Hong Kong health chief has said that there is no evidence to back the claims that tear gas poses major public health and environmental risks.
“We have conducted internal studies on whether tear gas will produce dioxin or cyanide,” Secretary for Food and Health Sophia Chan told the Legislative Council at a Q&A session on Wednesday. “We found no evidence based on existing research and academic literature that tear gas will generate dioxin.”
Hong Kong police have fired thousands of rounds of tear gas since widespread protests broke out in June. The force said it used 1,567 rounds of tear gas last Wednesday alone in response to clashes that erupted across the territory.
The frequent use of tear gas by the Hong Kong police has prompted public health concerns. Last week, a Stand News journalist who has frequently reported from the protest frontlines said that he had been diagnosed with chloracne, a skin condition that has been linked directly to exposure to dioxin-like substances.
Chan said earlier this month that she had “limited” information about the chemical composition of the tear gas used by police. On Wednesday, lawmakers asked how the health chief could be sure that tear gas and its residue were harmless if she was not fully informed.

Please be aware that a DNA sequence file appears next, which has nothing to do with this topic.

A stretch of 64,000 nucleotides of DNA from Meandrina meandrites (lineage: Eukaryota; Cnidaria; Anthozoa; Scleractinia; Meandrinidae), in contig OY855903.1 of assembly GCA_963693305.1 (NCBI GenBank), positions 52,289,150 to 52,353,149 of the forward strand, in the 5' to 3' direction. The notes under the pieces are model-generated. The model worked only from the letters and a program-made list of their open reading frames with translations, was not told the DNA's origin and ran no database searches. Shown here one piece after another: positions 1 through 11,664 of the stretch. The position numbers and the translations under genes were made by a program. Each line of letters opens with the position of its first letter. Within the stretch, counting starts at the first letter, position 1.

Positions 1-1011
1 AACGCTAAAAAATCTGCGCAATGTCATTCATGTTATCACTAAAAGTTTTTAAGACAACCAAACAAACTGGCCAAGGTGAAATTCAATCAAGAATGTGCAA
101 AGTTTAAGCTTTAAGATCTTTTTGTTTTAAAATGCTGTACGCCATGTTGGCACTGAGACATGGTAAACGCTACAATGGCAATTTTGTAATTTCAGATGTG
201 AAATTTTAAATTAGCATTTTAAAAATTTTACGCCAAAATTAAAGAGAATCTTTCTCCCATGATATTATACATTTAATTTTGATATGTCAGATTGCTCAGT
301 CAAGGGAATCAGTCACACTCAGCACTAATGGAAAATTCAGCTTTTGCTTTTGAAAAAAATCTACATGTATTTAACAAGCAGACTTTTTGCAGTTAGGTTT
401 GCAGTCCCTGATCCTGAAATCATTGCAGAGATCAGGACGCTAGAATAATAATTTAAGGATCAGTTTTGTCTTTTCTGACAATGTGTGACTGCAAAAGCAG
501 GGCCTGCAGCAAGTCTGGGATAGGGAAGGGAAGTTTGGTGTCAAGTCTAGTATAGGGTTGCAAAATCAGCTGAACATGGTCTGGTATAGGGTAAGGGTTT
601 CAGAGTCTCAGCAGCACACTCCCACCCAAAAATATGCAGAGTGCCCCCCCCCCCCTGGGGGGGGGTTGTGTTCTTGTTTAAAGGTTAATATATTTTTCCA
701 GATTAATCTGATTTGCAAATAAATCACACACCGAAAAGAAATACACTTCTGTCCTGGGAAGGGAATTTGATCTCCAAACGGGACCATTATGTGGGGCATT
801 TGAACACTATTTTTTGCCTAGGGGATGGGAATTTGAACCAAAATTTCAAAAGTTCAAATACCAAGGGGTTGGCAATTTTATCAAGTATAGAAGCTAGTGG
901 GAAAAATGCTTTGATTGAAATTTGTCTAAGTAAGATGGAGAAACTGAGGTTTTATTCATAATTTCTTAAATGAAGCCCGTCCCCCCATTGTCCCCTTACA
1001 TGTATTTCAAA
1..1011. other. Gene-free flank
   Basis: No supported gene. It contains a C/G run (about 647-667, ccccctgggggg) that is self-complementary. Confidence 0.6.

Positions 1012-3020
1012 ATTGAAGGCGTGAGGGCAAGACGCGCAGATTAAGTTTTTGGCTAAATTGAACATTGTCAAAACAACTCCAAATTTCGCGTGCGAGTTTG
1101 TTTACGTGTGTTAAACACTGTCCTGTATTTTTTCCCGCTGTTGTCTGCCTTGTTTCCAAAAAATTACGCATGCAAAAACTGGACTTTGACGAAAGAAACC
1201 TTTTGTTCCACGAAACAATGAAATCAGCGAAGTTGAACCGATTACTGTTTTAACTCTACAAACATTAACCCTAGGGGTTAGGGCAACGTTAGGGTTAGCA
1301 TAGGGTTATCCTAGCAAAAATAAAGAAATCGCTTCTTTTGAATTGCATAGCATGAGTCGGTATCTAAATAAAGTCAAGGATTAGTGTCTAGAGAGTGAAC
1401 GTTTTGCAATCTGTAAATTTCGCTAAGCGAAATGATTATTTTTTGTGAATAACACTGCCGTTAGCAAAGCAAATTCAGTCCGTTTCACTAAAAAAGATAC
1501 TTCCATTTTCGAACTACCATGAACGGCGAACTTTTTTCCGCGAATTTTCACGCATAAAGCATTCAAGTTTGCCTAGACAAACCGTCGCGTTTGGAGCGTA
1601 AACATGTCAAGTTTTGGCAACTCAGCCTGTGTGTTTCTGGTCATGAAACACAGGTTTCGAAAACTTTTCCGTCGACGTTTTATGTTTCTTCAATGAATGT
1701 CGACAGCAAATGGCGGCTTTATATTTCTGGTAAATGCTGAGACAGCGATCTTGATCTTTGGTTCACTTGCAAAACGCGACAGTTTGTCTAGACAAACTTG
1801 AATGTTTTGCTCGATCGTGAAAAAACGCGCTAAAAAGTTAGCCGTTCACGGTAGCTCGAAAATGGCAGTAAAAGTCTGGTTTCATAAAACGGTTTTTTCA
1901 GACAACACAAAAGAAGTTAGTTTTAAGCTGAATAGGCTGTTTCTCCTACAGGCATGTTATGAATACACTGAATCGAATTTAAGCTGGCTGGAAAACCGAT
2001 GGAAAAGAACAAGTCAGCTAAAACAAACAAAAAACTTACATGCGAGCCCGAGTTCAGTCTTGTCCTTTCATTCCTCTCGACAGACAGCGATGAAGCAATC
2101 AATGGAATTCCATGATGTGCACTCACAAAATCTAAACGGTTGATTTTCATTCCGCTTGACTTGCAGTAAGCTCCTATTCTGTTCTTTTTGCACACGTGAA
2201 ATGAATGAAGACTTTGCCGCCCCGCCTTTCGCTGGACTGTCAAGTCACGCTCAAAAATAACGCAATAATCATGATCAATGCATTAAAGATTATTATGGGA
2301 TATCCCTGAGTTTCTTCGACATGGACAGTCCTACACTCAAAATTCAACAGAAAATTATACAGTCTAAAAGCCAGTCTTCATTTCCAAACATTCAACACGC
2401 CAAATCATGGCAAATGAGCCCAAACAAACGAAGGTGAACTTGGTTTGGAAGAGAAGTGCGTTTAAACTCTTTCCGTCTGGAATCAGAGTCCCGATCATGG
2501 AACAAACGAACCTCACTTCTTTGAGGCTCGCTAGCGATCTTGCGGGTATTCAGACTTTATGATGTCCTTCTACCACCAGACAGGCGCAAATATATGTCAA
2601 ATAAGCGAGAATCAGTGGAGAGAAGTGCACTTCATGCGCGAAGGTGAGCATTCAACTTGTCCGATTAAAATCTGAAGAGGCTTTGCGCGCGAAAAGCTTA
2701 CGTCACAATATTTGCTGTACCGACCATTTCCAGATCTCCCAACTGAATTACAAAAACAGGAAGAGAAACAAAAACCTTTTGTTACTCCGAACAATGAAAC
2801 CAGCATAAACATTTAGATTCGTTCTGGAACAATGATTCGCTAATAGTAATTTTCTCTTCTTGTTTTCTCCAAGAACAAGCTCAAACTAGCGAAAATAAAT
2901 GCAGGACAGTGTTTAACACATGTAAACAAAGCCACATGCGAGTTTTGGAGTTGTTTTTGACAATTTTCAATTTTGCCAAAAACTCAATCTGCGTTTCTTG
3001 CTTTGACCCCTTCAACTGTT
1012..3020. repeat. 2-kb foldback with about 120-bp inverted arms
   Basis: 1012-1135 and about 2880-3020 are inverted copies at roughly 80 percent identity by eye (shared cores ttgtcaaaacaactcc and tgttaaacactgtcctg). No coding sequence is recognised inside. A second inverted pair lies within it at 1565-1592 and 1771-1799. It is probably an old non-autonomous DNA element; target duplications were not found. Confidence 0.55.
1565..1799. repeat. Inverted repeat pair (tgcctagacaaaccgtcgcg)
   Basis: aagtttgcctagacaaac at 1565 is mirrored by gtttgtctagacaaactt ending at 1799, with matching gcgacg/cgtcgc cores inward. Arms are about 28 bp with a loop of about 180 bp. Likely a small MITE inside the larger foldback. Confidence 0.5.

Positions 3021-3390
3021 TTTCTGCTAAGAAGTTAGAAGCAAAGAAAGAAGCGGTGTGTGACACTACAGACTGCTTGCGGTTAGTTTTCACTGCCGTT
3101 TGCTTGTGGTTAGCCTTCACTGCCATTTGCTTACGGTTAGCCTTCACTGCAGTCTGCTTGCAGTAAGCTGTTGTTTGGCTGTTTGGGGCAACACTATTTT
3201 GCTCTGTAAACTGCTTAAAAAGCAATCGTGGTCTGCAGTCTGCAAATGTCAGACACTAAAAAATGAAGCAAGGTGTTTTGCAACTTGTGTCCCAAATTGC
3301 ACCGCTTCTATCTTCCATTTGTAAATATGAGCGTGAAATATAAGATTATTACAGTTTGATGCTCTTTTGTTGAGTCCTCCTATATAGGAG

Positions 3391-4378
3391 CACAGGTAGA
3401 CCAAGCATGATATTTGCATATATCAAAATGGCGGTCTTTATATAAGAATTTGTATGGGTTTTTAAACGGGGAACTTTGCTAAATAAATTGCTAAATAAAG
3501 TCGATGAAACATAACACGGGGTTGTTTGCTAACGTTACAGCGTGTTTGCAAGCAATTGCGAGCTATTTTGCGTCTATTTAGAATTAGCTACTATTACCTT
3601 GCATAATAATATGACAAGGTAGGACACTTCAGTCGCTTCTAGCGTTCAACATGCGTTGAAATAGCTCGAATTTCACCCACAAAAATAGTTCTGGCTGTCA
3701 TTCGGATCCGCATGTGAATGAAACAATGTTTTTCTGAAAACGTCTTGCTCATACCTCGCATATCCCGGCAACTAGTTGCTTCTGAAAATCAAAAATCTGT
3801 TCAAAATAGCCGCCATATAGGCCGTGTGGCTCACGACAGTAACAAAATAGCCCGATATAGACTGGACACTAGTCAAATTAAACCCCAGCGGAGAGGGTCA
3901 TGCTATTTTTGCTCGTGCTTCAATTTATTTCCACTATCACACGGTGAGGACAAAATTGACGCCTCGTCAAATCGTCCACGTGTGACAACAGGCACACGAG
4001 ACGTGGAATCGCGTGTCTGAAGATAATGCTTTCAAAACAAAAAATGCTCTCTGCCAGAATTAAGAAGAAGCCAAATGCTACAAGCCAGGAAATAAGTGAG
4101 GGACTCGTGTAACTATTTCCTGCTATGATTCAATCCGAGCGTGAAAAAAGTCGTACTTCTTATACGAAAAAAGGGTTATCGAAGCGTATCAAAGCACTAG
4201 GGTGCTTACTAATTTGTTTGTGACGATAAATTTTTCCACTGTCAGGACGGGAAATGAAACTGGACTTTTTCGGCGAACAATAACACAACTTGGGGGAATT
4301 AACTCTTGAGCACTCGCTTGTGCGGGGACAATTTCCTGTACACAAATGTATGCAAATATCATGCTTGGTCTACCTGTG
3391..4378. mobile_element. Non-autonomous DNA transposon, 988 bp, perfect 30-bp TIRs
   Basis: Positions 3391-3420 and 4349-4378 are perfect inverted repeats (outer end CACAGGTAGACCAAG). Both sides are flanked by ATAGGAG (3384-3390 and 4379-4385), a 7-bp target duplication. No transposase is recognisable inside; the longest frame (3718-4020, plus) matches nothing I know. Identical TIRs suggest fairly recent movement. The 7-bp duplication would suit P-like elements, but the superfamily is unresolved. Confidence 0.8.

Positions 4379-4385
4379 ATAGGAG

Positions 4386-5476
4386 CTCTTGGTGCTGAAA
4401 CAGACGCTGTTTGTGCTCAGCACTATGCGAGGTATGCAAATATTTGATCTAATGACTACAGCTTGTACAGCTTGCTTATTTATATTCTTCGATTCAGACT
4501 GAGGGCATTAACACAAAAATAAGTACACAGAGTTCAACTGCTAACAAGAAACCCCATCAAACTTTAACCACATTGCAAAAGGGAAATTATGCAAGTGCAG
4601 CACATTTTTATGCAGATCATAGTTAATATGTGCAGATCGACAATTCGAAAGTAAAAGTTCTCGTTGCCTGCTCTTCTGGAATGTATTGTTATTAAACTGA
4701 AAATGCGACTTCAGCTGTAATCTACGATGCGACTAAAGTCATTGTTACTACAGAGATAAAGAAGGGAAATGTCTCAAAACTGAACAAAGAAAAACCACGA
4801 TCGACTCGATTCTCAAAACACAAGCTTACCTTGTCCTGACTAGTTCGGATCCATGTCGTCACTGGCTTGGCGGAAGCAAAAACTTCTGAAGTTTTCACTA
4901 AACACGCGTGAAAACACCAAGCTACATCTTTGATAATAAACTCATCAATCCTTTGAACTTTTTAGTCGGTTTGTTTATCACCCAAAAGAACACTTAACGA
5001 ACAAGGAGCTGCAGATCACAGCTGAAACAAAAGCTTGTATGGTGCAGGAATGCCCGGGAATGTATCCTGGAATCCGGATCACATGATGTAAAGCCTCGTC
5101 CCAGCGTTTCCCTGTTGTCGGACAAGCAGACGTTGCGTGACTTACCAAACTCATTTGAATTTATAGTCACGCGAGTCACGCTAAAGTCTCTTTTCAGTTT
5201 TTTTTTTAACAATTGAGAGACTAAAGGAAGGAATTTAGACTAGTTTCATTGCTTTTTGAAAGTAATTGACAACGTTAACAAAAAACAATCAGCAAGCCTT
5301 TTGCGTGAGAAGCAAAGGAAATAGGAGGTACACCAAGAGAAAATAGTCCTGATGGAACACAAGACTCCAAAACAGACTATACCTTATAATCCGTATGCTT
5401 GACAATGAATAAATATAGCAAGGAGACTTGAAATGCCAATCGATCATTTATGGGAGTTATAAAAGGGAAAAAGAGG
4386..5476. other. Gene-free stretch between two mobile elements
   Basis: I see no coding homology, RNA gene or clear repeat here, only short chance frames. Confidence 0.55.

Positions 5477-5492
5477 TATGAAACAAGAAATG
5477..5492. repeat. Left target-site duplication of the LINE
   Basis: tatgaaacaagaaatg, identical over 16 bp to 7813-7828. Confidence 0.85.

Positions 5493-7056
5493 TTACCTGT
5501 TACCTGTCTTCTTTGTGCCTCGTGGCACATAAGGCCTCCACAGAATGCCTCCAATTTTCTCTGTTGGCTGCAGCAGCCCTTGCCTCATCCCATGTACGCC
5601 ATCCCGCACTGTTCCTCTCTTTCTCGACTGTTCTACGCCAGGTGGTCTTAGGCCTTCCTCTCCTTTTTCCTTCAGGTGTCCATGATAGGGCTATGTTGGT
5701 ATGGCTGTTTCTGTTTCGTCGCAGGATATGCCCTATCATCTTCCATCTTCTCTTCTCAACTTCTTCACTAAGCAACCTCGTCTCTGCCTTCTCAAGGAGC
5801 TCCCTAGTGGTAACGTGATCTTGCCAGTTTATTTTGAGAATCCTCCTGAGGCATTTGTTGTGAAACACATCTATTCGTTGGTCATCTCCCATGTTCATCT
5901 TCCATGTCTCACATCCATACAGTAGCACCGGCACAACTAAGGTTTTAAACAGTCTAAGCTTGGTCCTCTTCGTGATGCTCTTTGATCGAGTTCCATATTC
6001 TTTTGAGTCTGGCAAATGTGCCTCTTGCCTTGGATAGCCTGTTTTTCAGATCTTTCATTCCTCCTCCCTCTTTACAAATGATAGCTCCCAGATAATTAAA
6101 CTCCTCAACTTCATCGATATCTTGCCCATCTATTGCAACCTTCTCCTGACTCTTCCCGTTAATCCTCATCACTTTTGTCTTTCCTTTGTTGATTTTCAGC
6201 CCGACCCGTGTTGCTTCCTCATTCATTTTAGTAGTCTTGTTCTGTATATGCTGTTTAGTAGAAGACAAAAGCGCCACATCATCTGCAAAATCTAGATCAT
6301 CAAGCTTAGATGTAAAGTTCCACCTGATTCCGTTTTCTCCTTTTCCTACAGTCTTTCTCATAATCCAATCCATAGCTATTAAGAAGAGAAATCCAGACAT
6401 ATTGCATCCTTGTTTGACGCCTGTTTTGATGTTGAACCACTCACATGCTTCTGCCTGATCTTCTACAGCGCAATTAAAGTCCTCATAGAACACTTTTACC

Medical sector lawmaker Pierre Chan has said that Queen Elizabeth Hospital medics – which has been affected by tear gas during recent protests – had doubts over the Health Department’s instructions on how to clean up after tear gas owing to a lack of transparency about its chemical composition.
In response, Sophia Chan said that police could not disclose such information given its sensitive nature but cited the force as saying that the burning time of tear gas was short enough that any cyanide produced would quickly disperse in the air.
She said that although people had reported skin and respiratory problems after coming into contact with tear gas, the symptoms were not serious and typically disappeared within a short period of time.
Secretary for the Environment Wong Kam-sing said the major sources of dioxin globally were hill fires and waste burning in the open air. As such, he said, attention should be given to the actions of protesters, who have thrown Molotov cocktails, burned projectiles and set fire to stores and cars.
Hong Kong has been shaken by 25 weeks of protests triggered by a now-withdrawn extradition bill which would have enabled fugitive transfers to mainland China. The movement has since evolved into calls for democratic reform and accountability for the police handling of the crisis, as well as other demands.
Hong Kong Free Press relies on direct reader support. Help safeguard independent journalism and press freedom as we invest more in freelancers, overtime, safety gear & insurance during this summer’s protests. 10 ways to support us.
- Hong Kong judge acquits district councillor of police assault charges, says officers ‘told lie after lie’
- Privacy Commissioner says ‘no impropriety’ in Hong Kong publishing personal data amid US sanctions ‘doxxing’ row
- Hong Kong public broadcaster RTHK removes interview with ‘wanted’ activist Nathan Law citing security law